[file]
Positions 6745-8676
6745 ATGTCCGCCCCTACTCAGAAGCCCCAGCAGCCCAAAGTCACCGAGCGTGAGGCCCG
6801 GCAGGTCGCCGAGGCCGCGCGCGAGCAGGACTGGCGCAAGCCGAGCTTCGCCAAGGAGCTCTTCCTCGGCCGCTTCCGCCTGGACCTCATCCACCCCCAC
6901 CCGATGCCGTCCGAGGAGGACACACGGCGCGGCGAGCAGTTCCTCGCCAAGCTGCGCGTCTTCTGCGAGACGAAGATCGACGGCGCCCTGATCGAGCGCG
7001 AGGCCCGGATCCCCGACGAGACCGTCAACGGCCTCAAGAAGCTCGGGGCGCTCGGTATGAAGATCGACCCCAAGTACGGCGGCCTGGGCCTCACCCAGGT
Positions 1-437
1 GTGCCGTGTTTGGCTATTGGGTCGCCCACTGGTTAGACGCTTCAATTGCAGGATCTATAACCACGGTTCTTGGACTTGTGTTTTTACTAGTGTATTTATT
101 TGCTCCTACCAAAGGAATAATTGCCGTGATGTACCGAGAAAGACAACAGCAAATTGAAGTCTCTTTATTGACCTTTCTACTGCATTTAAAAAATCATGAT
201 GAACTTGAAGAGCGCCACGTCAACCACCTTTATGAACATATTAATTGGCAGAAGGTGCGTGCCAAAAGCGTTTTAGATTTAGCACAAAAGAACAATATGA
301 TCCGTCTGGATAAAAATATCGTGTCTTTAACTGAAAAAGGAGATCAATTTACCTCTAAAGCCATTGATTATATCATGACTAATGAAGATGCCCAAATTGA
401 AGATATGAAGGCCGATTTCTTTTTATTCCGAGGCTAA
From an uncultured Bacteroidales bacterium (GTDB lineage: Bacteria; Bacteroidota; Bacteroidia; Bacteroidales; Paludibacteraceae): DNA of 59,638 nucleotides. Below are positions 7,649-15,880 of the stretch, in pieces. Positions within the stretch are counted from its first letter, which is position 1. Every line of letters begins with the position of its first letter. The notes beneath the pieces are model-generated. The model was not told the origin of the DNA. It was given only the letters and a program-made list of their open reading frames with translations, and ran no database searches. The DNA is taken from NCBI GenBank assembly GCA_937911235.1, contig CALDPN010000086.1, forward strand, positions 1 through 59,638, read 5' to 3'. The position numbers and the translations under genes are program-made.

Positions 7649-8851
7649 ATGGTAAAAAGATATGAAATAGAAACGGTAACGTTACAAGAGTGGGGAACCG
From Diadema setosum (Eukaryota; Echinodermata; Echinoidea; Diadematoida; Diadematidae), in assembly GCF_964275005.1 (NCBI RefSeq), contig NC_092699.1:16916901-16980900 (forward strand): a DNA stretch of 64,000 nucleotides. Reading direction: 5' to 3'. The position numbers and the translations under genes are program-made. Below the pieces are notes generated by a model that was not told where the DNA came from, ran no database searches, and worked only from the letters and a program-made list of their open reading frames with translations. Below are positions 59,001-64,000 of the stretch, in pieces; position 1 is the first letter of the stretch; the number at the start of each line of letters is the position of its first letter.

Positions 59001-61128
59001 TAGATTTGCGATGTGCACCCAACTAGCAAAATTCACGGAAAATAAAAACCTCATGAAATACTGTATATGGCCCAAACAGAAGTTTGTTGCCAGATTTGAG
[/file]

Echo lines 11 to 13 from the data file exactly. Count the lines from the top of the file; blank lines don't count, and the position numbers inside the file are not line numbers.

401 AGATATGAAGGCCGATTTCTTTTTATTCCGAGGCTAA
From an uncultured Bacteroidales bacterium (GTDB lineage: Bacteria; Bacteroidota; Bacteroidia; Bacteroidales; Paludibacteraceae): DNA of 59,638 nucleotides. Below are positions 7,649-15,880 of the stretch, in pieces. Positions within the stretch are counted from its first letter, which is position 1. Every line of letters begins with the position of its first letter. The notes beneath the pieces are model-generated. The model was not told the origin of the DNA. It was given only the letters and a program-made list of their open reading frames with translations, and ran no database searches. The DNA is taken from NCBI GenBank assembly GCA_937911235.1, contig CALDPN010000086.1, forward strand, positions 1 through 59,638, read 5' to 3'. The position numbers and the translations under genes are program-made.

Positions 7649-8851